TESS space probe offers a chance to find alien life says NASA astrobiologist | Science | News

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Dr Vladimir Airapetian made his comments after the NASA probe was successfully launched from Cape Canaveral last Wednesday, with a mission to scan the sky for exoplanets, meaning planets existing outside our own solar system.

The launch came days after a NASA symposium entitled Environments of Terrestrial Planets Under the Young Sun: Seeds of Biomolecules, attended by more than 100 scientists who discussed the various factors which influenced the development of life on Earth.

And Dr Airepetian, whose work with the space agency involves making use of numerous branches of science to investigate the possibility of life on other worlds, is eagerly awaiting a treasure trove of fresh data from TESS, which stands for Transiting Exoplanet Survey Satellite.

NASA’s Kepler satellite, which was launched in 2009, was previously the main source of information about exoplanets, having confirmed the existence of more than 2,300.

However, Kepler is fixed on one fixed area representing 0.25 percent of the sky, whereas TESS will be able to scan 95 percent, vastly improving its field of vision.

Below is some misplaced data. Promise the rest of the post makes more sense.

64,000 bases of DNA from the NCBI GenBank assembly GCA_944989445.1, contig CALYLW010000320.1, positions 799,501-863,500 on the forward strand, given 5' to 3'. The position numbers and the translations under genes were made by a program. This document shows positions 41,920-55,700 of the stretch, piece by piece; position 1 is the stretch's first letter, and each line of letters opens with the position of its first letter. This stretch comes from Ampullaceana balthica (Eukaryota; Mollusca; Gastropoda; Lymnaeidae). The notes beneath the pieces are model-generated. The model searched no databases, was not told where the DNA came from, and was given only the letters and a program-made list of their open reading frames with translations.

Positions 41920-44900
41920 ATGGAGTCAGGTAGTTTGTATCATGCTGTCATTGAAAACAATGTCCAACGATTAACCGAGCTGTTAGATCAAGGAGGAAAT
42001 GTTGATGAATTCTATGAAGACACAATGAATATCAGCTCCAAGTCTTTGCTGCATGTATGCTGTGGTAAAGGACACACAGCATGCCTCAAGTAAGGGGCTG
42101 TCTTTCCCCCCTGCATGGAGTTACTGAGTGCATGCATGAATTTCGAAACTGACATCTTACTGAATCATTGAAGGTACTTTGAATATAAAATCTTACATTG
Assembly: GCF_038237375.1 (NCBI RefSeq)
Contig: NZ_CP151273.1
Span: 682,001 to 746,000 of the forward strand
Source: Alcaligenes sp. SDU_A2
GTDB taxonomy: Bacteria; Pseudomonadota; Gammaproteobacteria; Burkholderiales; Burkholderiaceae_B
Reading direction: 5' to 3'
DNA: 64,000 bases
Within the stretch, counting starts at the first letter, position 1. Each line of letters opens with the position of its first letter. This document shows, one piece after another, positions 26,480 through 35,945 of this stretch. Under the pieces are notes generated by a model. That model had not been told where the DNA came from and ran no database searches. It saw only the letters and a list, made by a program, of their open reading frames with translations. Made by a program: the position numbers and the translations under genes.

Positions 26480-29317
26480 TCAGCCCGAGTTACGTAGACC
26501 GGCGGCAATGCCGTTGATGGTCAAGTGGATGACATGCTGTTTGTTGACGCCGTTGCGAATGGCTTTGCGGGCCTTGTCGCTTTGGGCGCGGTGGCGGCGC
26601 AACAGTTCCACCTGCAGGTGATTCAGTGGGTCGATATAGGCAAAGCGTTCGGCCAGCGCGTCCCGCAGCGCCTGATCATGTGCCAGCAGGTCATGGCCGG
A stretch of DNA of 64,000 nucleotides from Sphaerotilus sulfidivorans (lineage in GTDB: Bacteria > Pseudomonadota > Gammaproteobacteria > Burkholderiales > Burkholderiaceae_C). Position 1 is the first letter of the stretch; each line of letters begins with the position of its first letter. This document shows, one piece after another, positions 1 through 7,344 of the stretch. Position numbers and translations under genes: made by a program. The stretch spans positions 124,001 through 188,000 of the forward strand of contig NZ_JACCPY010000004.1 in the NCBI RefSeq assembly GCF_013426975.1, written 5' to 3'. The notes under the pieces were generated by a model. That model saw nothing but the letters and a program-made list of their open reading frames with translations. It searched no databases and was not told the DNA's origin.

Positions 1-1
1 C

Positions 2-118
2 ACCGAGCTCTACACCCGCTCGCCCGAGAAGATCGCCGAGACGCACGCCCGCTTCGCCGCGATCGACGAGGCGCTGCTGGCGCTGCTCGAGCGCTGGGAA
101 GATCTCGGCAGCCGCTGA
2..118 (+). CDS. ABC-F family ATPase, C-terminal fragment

And Dr Airapetian is eagerly awaiting a data bonanza as a result.

He said: “TESS will be the next step after Kepler in our understanding the occurrence rate of terrestrial and giant planets around solar-type and M dwarfs in the solar neighborhood.

“While Kepler looked at one fixed part of the sky (0.25 percent of the sky) and detected thousands of exoplanets and superflares from planet hosting stars, its detected exoplanets are pretty far from us which makes it difficult to observe in details and characterise exoplanetary atmospheres for the signatures of life.

“TESS is the next step in our detection of exoplanets at distances of 20-50 light years, which will increase the signal by at least a factor of 100.

“TESS is a space telescope which is smaller than Kepler, but its power in its ability to observe wider, 360 degrees around us and detect close-by exoplanetary systems rather than just point in one portion of the sky.”

The probe’s goal is to study close-by exoplanets orbiting M dwarfs and solar like stars much like our own.

Dr Airapetian saying he and fellow scientists were hoping for a haul of 20,000 new worlds – dwarfing Kepler’s total.

He said: “There are Earth-like stars and M dwarfs which are comparatively close to us which we have not had a chance to look at because they were not within Kepler’s field of vision.

“I have developed a list of close-by stars resembling our Sun at 300, 650 and 1000 million years old. 

“I want to find an exoplanet like Earth when our planet was “pregnant” with life.”

TESS had “amplified the signal dramatically”, he added, offering a chance to “detect the first steps of life”.

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